Z-Man announced today that a federal judge has sided with the company in its patent infringement suit against Joseph F. Renosky and Renosky Lure, Inc. U.S. District Judge Richard M. Gergel, in an order dated June 15, ruled Z-Man’s patent for its ChatterBait bladed swim-jig is valid and that Z-Man was entitled to partial summary judgment against Renosky.
"We are extremely pleased with the judge’s ruling in this case,” said Z-Man president Jonathan Zucker. “We have gone to great lengths to protect the innovations behind our ChatterBait brand lures, including obtaining two patents. Watching a competitor blatantly copy our patented lure design has been frustrating, and our hope is that the court’s ruling in this case will help deter further copycats.”
Z-Man sued Renosky on Feb. 22, 2011, alleging claims of patent infringement, trade dress infringement, interference with prospective advantage, unfair competition, breach of contract, and conversion. Subsequently, Z-Man moved for summary judgment on patent infringement and validity.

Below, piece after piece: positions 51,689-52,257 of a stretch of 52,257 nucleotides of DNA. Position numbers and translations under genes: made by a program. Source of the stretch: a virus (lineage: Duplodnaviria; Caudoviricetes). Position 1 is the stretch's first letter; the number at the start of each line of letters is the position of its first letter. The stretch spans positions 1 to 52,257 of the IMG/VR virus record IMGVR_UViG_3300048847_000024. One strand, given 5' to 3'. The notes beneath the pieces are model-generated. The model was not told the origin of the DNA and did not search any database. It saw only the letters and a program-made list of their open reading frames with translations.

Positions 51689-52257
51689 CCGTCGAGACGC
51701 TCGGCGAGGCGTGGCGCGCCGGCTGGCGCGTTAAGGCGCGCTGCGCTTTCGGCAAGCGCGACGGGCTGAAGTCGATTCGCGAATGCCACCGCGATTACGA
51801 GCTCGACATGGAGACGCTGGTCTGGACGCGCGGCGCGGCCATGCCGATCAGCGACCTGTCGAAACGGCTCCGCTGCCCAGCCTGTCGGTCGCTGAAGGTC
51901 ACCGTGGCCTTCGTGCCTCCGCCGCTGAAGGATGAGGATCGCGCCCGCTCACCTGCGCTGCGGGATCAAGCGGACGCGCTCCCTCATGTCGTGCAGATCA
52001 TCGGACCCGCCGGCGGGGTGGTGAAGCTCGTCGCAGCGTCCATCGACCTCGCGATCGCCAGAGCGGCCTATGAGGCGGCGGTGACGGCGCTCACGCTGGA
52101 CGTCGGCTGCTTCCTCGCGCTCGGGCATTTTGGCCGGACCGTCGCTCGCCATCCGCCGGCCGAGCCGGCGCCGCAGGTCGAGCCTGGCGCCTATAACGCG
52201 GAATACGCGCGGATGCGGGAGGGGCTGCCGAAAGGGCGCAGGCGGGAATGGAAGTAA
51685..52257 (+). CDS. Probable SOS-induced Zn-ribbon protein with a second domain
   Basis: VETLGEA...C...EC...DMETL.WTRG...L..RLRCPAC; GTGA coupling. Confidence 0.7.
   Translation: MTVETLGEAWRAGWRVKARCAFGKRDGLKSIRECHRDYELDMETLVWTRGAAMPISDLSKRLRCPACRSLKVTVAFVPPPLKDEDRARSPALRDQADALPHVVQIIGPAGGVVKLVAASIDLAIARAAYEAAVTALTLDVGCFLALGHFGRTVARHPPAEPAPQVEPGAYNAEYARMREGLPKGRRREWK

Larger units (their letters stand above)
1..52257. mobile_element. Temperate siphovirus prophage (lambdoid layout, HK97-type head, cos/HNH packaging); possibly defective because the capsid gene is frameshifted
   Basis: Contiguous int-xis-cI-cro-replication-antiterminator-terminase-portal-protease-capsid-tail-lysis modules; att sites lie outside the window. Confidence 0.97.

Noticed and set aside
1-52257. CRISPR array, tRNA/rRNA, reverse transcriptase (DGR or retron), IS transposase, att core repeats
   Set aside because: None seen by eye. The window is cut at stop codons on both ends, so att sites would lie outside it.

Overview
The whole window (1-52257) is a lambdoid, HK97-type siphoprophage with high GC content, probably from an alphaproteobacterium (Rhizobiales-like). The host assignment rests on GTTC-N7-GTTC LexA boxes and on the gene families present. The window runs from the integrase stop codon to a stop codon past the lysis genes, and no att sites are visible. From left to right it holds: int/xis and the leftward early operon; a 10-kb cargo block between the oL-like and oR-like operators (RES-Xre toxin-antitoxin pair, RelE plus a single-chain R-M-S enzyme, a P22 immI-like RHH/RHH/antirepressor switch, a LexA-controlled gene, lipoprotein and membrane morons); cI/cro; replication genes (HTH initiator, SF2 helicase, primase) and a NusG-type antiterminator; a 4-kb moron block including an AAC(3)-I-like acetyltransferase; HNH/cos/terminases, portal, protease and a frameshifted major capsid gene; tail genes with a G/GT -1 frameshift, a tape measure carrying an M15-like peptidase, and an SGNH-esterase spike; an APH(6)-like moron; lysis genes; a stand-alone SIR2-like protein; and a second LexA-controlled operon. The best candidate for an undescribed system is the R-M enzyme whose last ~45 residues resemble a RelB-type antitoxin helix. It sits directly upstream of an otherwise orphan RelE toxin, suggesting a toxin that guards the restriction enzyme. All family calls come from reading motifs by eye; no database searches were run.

In essence, the court rejected Renosky’s invalidity arguments and found that Renosky unlawfully infringed Z-Man's patent because Renosky’s knock-off lures could not be distinguished, from a patent perspective, from Z-Man’s baits. Renosky lost on its argument that the eyelet on the Renosky lure was not “fixed within” the jighead as required by the patent.
The court ruled that “fixed within” does not mean “immovable,” but instead assigned a broader definition of “to make firm, stable, or stationary in or into the interior.” This broad definition helps create a high barrier for those who may attempt a patent “work around” to produce a copycat product.
With this outcome, Z-Man further solidifies the protections offered by its patents and clarifies that the patent covers bladed jigs with eyelets that are both immovable and movable.